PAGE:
M/FW's student and emerging designers are more serious about fixing the industry than their predecessors have ever been.
Student runways gift us a fresh batch of designers every fashion week. Thumping, fast-paced, invariably thrilling, the shows are considered by many industry insiders to be unmissable hot-ticket peeks into fashion's immediate future. The best are peppered with stars-in-the-bud.
"It's that one show you really don't know what to expect," says Melbourne based creative director Stuart Walford who has styled fashion week's student runways, including the 2023 showcase, for six years.
"An element of surprise you don't get anywhere else."
A selection panel headed by Stuart has whittled this year's student runway lineup down to 40 headstrong designers and their 40 wildly disparate pod collections, each comprising three outfits.
"This is their one chance," he says. "Their one incredibly fleeting moment to make an impression. It has to count; they'll use this as sort of advertising revenue, to really make their mark, tell you about who they are."
Stuart's dealings with the students began weeks ago, in one-on-one mentoring sessions.
"They have an incredibly hands-on approach," he says, admiringly, "Making sure their image and output is communicating exactly what they want to say, how they want to be represented."
Times 40. Stuart's nightmarishly tricky task is to puzzle an harmonious runway show from this annual mix of 40 divergent ideas and personalities.
"Some (students) get quite deflated (because) they have ideas about the music they want, the hair and makeup, every detail, but I can't go too conceptual on a single idea," he says.
"It's more about creating an environment with things like the soundtrack and hair and makeup that creates some harmony and celebrates all these strong identities."
For most students it's their first crack at meaningful public scrutiny. The tendency to "go big", with a memorably gob-smacking flight of creativity to stand out from the lineup is historically understandable. For decades, oddball "unwearables" have been the student runway norm. Some have been explosive, effective conveyors of great ideas; some, just too wacky to take seriously.
But something's changed. Stuart says he has noticed a curious shift in recent years, toward more restraint among student collections. "When I first started working on (student runways) the language was more about impact and size and scale," he says.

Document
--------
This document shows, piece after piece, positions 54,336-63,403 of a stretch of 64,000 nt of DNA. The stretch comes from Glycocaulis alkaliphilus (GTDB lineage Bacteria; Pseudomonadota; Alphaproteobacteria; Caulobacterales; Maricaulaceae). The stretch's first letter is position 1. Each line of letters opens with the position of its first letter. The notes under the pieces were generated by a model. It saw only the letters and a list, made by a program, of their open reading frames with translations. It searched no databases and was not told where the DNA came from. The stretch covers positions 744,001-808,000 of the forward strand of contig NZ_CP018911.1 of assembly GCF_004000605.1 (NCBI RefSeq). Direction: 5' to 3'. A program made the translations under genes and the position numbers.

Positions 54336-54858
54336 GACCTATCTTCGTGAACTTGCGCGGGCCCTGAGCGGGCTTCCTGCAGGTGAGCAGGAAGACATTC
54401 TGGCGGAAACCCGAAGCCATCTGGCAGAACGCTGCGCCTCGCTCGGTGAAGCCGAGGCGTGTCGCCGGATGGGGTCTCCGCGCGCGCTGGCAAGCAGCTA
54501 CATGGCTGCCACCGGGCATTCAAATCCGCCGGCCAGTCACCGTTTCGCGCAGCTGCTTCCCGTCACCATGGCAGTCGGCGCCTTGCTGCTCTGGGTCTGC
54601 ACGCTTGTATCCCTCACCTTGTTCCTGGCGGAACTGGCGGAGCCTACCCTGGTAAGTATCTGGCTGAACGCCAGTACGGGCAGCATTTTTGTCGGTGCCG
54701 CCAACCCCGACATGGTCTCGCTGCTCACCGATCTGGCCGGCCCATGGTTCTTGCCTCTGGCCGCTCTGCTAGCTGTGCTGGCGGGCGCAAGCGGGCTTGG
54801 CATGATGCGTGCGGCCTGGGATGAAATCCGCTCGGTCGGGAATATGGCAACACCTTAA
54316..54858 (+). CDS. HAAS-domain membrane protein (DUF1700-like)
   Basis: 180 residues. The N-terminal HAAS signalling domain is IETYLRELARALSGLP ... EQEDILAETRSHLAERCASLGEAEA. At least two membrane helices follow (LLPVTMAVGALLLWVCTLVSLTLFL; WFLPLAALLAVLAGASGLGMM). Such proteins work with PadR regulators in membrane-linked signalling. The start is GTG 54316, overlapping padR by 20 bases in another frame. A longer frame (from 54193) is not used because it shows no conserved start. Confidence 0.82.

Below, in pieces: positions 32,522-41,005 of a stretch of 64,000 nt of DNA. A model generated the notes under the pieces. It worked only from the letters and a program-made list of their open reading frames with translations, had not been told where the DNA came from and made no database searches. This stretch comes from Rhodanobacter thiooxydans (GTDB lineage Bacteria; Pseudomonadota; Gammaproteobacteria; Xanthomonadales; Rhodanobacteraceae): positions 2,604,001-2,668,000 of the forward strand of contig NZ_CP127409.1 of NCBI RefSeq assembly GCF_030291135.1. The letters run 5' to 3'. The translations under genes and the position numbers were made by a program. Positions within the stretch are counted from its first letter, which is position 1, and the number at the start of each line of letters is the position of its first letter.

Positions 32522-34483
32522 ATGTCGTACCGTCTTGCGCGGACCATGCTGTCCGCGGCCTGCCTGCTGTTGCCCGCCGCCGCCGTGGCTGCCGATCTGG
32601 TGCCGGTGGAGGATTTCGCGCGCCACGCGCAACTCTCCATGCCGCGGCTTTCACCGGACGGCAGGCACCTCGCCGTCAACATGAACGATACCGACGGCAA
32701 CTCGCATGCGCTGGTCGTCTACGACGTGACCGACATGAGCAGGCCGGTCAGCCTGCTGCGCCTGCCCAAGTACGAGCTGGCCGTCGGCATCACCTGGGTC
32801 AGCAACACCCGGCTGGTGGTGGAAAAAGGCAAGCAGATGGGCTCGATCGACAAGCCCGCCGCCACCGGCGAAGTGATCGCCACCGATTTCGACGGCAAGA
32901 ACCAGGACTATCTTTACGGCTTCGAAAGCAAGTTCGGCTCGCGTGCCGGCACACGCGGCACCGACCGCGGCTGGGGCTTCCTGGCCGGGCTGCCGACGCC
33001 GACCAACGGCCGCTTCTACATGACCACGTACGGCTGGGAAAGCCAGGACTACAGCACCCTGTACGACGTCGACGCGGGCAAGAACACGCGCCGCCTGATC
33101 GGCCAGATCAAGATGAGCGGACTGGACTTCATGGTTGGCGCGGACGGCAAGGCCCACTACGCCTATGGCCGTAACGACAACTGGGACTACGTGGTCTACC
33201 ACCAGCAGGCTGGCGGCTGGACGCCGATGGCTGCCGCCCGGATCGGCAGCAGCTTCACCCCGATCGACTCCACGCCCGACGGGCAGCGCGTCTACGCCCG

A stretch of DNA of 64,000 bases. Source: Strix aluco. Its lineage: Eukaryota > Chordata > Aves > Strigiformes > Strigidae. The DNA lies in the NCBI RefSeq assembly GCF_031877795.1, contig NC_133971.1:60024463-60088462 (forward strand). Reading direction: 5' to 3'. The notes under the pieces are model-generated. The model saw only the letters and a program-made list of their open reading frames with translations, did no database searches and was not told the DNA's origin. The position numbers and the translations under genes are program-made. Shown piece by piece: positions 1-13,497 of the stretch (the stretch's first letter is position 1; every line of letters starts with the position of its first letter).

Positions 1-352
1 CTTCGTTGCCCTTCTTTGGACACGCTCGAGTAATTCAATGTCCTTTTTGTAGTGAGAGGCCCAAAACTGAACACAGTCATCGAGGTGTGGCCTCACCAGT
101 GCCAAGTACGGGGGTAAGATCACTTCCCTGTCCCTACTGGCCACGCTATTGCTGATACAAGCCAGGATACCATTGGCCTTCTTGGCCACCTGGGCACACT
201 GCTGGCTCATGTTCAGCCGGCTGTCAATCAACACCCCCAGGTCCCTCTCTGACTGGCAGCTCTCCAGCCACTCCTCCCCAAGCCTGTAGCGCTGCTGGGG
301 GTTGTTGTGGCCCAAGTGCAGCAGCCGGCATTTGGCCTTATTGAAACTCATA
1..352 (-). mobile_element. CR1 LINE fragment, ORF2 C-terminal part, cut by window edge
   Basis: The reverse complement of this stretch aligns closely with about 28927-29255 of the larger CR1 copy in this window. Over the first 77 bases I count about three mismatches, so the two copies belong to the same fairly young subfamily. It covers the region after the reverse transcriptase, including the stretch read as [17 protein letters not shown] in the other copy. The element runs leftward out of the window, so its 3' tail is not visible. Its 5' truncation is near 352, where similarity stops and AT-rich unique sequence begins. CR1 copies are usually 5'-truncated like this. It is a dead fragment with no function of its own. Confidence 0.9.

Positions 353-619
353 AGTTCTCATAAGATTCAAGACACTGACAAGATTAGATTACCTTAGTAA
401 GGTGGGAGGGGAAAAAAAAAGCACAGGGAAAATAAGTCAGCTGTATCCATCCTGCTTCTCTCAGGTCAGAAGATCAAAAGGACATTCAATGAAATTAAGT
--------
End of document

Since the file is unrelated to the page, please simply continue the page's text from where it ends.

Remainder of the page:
"It was; the more avant garde, the bigger the silhouette, the better. Now it's almost like we've gone back to basics a bit, with emphasis on construction and make and sustainability and there are a lot more calmer silhouettes coming through with the fabrications and details being explored more than those big impact ideas."
There will always be gob-smackery but he speculates this subtle aesthetic shift could be a response to the global "quiet luxury" trend or, perhaps, the fallout of this student batch having undertaken their first months or years of study online, often alone, during Covid lockdowns.
"Or maybe they're just thinking this is a beneficial strategy to communicate that they're ready for industry," Stuart says. "Ready for business."
Fashion students' education has radically veered deeper into business, technology and industry studies in recent years. Principles of sustainable, ethical and circular fashion production are weighted equally with the importance of unleashing creativity. It's a phenomenon that's relatively new.
Industry-based support for fresh-shucked fashion graduates has also exploded. Once launched like chicks from a nest into a local industry that offered little or no help to get their small fashion business off the ground, they can now take their pick of ambitious and often free industry mentoring programs, courses and hands-on internships.
Stuart's selection panel, for example, will pick out one gifted student - the 2023 M/FW Student Award winner - to undertake an internship with legendary local Rosemary Masic of Melbourne fashion label, Nevenka.
Across town in the "disruptive, experimental fashion production and retail space" known as Future from Waste Lab founded by iconic Australian designer Kit Willow, another group of emerging designers has been selected to undertake WASTEFEST scholarships during fashion week. They will have their warts-and-all efforts on public display as they create complete outfits from textile waste under the guidance of industry experts and mentors.
And beyond the orbit of fashion week, entrepreneur Julia Browne of Melbourne Fashion Hub runs a uniquely intense mentorship programme through which a selection of emerging brand owners are nursed through their first months in business.
Find out more
M/FW's Student Collections Runway shows will be staged on Friday, October at 6.30-9pm in the underground carpark, Waterfall Lane, South Bank. Find out more and book tickets
Learn more about this year’s student designers from RMIT School of Fashion and Textiles and Whitehouse, Kangan, Box Hill and Holmesglen Institutes
In the second of M/FW Conversations series presented by Creative Victoria on Wednesday, October 25 at 10.15 am, a panel of tech pioneers will discuss how students and emerging designers can expand their scope of business in "Fashion Tech Careers: VR, Gaming and Beyond”.